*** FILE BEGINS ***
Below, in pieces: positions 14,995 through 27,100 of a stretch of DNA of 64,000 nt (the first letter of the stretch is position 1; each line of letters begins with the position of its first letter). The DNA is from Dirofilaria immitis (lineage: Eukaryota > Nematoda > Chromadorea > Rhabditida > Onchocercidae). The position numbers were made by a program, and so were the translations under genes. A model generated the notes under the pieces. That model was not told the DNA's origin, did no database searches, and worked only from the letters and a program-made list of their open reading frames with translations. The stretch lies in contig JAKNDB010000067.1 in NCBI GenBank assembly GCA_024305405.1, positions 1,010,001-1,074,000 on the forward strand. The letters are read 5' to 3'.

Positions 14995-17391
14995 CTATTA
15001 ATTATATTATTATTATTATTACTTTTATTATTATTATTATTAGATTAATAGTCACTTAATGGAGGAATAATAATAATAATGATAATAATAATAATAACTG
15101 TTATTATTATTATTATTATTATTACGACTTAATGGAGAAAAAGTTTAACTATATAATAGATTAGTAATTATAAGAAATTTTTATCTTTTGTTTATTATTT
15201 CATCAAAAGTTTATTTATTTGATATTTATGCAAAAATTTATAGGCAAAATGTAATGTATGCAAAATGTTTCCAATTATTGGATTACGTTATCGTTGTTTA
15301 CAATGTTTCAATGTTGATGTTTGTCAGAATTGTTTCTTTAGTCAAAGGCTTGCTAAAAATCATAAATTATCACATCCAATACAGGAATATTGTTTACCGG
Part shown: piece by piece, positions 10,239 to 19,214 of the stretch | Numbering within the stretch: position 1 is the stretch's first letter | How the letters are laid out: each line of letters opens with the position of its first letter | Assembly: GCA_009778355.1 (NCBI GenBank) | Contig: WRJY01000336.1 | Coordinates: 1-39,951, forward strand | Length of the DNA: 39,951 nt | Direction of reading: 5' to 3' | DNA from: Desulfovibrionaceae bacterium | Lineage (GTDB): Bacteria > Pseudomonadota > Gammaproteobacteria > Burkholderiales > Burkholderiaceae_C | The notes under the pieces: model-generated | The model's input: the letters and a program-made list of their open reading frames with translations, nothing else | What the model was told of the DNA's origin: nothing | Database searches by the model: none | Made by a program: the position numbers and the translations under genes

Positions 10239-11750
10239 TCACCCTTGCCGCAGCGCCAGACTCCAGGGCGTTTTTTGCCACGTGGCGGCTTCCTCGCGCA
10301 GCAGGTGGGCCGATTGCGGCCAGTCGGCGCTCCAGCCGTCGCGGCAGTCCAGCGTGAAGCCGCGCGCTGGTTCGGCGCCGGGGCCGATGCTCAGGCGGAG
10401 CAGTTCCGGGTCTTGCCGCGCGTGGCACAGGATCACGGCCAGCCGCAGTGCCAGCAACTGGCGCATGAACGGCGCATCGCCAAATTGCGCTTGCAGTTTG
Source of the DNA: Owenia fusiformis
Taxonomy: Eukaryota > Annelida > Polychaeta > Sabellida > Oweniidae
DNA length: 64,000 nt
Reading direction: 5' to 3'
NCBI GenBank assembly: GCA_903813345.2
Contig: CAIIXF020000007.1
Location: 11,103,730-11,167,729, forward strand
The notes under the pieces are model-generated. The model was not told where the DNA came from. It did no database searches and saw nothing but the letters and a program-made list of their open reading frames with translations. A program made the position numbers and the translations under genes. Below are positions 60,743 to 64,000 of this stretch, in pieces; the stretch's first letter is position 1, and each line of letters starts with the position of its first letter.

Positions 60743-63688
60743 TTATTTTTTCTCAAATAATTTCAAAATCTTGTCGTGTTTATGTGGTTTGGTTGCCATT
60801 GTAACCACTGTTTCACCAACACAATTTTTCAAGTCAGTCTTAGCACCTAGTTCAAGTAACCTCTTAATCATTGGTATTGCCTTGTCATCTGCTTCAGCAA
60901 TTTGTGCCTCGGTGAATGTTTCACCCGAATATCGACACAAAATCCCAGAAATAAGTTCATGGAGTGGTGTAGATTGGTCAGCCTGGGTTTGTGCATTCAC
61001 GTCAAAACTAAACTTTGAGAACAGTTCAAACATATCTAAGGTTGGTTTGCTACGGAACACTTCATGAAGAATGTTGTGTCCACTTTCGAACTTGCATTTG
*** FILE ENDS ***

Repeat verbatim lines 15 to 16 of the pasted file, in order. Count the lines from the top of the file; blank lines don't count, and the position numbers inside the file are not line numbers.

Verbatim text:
DNA length: 64,000 nt
Reading direction: 5' to 3'